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AJR Am J Roentgenol. 2008 Dec;191(6):W213-6. doi: 10.2214/AJR.07.3737.

Alphabetic bias in the selection of reviewers for the American Journal of Roentgenology.

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  • 1Department of Radiology, University of Washington School of Medicine, Roosevelt Clinic, 4245 Roosevelt Way NE, Seattle, WA 98105, USA.



This study was performed to determine whether the number of invitations extended to American Journal of Roentgenology (AJR) reviewers is biased toward reviewers with last names that start with early letters of the alphabet.


The data for this study were extracted from the database of Editorial Manager, the Web-based software used by AJR to manage peer review and other stages of journal production. The alphabetic distribution of last names was extracted from the list of all AJR reviewers in the system between February 1, 2007, and September 13, 2007. The number of reviewer invitations extended to each letter of the alphabet was extracted for the same time period. These data were analyzed using R, a software environment for statistical computing and graphics.


During the 224-day sample period, 1,195 manuscripts were submitted to AJR, and 5,825 invitations were sent to reviewers selected from a pool of 1,573. A linear association was noted between the number of review invitations and the alphabetic position of the first letter of the reviewers' last names, with a downward trend from A to Z (r = -0.75). The observed and expected alphabetic distributions of reviewer invitations were statistically significantly different (chi-square goodness-of-fit test, p < 2.2 x 10(-16)). A reviewer whose last name started with A received a mean of 5.49 invitations during the study period, whereas a reviewer whose last name started with S received a mean of 2.90 invitations. Extrapolating these data to 1 year yields 8.9 and 4.7 invitations to review per year for A and S, respectively--a difference of 4.2 invitations per year.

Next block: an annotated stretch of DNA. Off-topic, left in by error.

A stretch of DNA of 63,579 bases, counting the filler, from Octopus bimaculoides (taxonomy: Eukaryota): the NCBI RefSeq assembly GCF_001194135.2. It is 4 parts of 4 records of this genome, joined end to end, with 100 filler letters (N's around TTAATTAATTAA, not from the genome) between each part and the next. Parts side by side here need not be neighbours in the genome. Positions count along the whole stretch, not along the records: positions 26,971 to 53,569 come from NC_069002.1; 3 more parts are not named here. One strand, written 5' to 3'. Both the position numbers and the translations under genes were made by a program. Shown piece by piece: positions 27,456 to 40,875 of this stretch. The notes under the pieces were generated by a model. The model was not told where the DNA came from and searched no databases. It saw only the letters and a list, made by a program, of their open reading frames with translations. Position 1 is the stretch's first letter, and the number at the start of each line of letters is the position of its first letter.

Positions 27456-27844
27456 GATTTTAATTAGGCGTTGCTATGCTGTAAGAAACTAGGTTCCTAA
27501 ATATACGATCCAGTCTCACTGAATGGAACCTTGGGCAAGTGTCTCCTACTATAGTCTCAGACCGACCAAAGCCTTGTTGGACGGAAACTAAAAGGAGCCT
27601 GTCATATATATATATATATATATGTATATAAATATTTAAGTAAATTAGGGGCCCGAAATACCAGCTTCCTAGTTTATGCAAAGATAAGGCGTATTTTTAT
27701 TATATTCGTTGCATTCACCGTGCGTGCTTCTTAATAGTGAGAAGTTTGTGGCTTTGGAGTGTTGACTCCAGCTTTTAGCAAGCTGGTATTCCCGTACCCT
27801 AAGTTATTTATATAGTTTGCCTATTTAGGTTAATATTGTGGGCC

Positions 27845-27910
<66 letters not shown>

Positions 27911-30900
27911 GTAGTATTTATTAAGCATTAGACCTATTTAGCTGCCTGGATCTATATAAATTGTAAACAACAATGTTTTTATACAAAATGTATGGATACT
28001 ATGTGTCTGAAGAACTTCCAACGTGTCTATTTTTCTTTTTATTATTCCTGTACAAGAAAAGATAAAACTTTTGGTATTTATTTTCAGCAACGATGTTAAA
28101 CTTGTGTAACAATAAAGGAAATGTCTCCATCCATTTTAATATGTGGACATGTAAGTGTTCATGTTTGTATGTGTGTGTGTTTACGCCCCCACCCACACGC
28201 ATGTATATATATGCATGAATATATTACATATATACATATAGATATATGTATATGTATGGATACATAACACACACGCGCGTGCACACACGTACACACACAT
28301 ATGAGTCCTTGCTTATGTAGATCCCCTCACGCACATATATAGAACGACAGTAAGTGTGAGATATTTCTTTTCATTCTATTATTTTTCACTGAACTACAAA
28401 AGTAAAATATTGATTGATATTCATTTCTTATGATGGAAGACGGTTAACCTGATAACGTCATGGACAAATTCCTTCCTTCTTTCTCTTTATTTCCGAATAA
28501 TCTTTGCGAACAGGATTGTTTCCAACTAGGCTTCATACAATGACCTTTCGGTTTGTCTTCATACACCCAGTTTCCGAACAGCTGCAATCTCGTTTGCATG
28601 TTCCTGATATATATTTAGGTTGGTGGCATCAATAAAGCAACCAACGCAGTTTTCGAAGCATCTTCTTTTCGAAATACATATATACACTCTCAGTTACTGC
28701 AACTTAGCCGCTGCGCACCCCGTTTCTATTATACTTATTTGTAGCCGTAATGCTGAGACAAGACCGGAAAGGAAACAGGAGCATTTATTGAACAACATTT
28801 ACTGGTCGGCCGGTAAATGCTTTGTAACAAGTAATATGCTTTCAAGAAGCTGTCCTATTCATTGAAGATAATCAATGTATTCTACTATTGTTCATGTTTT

During the study period, there is clear evidence of bias toward reviewers whose last names begin with a letter at the beginning of the alphabet. This bias is both statistically and clinically significant, with reviewers with names starting with letters at the beginning of the alphabet invited to review almost twice as often as those with names starting with letters toward the end of the alphabet. This bias is most likely due to "satisfaction of search" by the assigning editors who tend to invite the first panel of reviewers who meet their criteria on a list of names presented to them in alphabetic order. Reviewers' good will can be enhanced if particular alphabetic groups are not overloaded with reviews. Journal editors can help to avoid this bias by consciously spreading review invitations evenly throughout the whole alphabet. Redesign of editorial workflow software could help to avoid this alphabetic bias.

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